Sure, this doesn’t show up in official statistics; at least not yet. Gillard and Treasurer Wayne Swan never tire of reminding Australians they are “the envy of the world”: unemployment at 4.9 per cent, GDP growth of 3 percent (or more) this financial year, government debt to GDP ratio of just 23 percent and a projected budget surplus in 2013. In April, the IMF predicted that Australia would be the best performing advanced economy over the coming two years. The government and its allies in the elite media are hyper-vigilant about containing discussion of the nation’s affairs within this bounteous frame.

    It’s hard to reconcile Australia’s position with the plight of California, which routinely attracts phrases like “basket case.” Unemployment is running at around 11per cent, significantly above the national US average of 8.2 percent, and Governor Jerry Brown is struggling with an intractable budget deficit of around $US20 billion. Thousands of teachers and other public servants are being laid off, and revenue imposts are driving businesses to other states. One commentator went so far as to say “California’s situation is in some ways more worrisome than Greece’s,” since it represents 14 per cent of the American economy, while Greece only accounts for 2 per cent of the EU.

    But if any of this is supposed to make Australians feel good about their lot, it doesn’t. However benign the headline figures look, they’re in a restive mood. The Westpac-Melbourne Institute index of consumer sentiment continues to languish in negative territory, and the latest Roy Morgan Monthly Business Confidence Survey recorded a 57 percent fall in businesses which believe “Australia will have good economic conditions in the next 12 months”. Astonishingly, the recent Boston Consulting Group consumer sentiment survey found that Australians feel less financially secure than the average European, even less secure than Spaniards, whose economy is in meltdown.

    Nor is much love flowing to Gillard and Swan. Stuck in opinion-poll hell – support for the government has been around 30 percent for over a year – they would be thrown out in a landslide if an election were held today.  

    Why are Australians so low when their economy is so high? The chattering classes are in a funk over this conundrum. People should be showering this fine progressive government with praise, they insist. In patronising tones so familiar around inner Sydney and Melbourne, one columnist scribbled “we are, as a nation, chucking a full-on, all-screaming, all-door slamming teenager temper tantrum … Maybe it’s time we grew up and realised how good we’ve got it.” Others suggest more sober explanations.

    Topping the list is Gillard’s absurd $23 a tonne carbon tax, effective from 1 July this year. Most pundits are loath to concede that, in international terms, the measure is quite radical and Gillard only embraced it to appease the Greens. From the comfort of their armchairs, they dismiss fears about the tax as irrational. After all, Treasury modelling indicates that the effect on growth will be minuscule and, under the government’s package, households will be over-compensated for cost of living increases. If only the Opposition would drop its inflammatory attacks, they maintain, the pessimism would disappear.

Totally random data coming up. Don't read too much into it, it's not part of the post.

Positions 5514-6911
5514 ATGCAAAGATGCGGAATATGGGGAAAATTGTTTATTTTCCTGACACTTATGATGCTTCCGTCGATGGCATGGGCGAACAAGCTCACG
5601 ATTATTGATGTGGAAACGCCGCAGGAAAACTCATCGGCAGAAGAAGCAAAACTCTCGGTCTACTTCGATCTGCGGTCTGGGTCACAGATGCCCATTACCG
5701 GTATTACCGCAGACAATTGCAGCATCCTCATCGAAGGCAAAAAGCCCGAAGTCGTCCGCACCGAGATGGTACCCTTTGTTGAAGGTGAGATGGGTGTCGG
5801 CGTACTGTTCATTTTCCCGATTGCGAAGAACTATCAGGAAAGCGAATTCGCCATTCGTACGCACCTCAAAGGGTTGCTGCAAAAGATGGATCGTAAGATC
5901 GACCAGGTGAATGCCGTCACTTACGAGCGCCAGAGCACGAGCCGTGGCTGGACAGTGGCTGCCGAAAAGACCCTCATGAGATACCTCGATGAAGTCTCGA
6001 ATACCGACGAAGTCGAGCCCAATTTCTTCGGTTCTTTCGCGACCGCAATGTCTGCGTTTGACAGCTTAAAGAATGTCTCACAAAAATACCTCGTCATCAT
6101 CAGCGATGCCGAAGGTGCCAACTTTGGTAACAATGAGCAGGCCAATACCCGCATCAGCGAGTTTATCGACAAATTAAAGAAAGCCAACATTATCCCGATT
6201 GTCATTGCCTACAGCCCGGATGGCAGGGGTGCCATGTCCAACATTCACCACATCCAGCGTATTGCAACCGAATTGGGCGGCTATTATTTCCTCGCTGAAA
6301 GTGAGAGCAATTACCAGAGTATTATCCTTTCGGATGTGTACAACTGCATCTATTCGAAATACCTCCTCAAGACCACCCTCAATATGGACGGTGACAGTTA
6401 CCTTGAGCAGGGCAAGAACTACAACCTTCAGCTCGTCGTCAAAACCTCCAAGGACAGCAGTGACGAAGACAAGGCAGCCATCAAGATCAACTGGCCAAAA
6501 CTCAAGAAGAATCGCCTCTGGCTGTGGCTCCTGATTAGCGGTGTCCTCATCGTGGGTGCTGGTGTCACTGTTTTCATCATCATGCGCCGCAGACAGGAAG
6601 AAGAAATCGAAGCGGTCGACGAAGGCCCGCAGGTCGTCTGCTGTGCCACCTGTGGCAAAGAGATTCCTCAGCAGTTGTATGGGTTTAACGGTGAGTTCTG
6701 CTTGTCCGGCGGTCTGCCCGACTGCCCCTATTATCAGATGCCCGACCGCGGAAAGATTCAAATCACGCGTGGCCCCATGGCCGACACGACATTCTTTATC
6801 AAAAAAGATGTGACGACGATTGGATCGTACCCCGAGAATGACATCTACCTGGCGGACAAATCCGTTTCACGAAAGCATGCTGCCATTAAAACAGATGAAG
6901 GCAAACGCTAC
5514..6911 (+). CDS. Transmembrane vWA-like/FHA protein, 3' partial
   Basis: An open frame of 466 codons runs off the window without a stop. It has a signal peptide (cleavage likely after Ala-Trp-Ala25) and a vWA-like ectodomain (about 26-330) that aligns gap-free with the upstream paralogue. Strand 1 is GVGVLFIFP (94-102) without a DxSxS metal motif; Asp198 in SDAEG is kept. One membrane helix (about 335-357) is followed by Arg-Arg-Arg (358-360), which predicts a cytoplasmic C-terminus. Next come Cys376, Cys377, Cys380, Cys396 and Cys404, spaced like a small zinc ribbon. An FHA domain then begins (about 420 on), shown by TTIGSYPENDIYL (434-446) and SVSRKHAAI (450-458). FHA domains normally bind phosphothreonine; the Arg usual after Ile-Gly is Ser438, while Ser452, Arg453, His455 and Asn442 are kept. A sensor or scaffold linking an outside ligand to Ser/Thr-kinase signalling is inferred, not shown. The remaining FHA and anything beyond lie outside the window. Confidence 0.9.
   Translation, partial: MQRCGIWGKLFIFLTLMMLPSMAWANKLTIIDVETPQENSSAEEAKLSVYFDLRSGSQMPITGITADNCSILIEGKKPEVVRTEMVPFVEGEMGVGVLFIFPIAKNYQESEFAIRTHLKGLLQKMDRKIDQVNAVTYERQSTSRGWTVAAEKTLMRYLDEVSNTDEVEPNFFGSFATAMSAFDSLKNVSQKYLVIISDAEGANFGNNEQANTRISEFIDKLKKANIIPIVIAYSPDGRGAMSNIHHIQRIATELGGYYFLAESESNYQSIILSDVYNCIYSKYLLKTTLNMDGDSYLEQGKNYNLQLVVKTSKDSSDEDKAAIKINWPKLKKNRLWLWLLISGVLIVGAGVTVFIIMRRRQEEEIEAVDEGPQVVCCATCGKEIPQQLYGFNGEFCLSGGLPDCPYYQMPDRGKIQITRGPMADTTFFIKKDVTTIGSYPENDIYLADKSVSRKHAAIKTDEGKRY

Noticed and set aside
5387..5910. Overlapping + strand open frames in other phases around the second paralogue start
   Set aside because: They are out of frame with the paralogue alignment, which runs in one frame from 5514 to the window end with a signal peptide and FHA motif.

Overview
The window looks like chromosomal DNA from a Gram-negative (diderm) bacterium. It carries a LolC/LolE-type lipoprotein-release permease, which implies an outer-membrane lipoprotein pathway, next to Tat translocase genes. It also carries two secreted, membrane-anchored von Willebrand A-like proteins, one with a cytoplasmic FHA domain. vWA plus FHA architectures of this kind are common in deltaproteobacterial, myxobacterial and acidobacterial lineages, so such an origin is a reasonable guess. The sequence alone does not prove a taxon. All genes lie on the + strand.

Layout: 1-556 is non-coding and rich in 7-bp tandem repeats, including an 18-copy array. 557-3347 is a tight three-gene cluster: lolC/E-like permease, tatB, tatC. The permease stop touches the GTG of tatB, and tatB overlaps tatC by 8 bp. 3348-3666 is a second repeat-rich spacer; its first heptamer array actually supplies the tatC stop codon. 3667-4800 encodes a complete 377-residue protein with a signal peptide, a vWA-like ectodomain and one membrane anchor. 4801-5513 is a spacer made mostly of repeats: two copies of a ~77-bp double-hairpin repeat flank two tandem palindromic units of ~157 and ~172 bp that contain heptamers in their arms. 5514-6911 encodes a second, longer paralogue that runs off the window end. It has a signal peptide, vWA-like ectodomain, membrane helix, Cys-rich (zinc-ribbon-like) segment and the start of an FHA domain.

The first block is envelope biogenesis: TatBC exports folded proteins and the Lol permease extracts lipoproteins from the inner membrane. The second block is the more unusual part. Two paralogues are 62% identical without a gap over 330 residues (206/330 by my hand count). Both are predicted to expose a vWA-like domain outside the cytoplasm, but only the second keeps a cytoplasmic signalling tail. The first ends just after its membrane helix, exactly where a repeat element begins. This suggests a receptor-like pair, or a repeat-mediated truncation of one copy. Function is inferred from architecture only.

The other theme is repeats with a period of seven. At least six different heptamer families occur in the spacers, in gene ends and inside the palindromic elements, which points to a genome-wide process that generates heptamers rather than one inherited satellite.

Some blame the negative wealth-effect of sliding house prices and shrinking superannuation funds, battered by stock market volatility.  

    No doubt, such factors do contribute to the malaise, along with loss of faith in a parliament hit by financial and sexual scandals implicating the Speaker and a Labor MP. But opinion-makers who refuse to look beyond the headline figures are concealing the larger story. Across a range of traditional industries, workers grasp that the economy is shifting in directions that could erode the foundations of their mobility and independence. Understanding more than they are given credit for, they fear that the current Labor Government, beholden to Greens and academic elites, and hiding behind stodgy rhetoric, is driving or exploiting those shifts. The most visible manifestations of this are the carbon tax and other green agendas.

    These workers have cause to be worried, if they glance across the Pacific. In his close analysis of the California crisis, US demographer Joel Kotkin starts with the premise that “California consolidated itself as a bastion of modern progressivism.” Drawing on extensive evidence, Kotkin exposes the suffocating influence of radical environmentalists, progressive high-tech venture capitalists, Hollywood moguls, and civil rights attorneys, who have given California escalating energy costs – 50 per cent above the US average and rising – and dwindling fossil-fuel energy exploration and production, America’s sixth highest tax rates, also rising, coupled with proposals to skew the tax system in favour of the super-rich against microbusinesses, the third heaviest tax burden on business out of the 50 states, enormous subsidies and tax breaks for solar and other renewable-energy producers, and complex labour laws.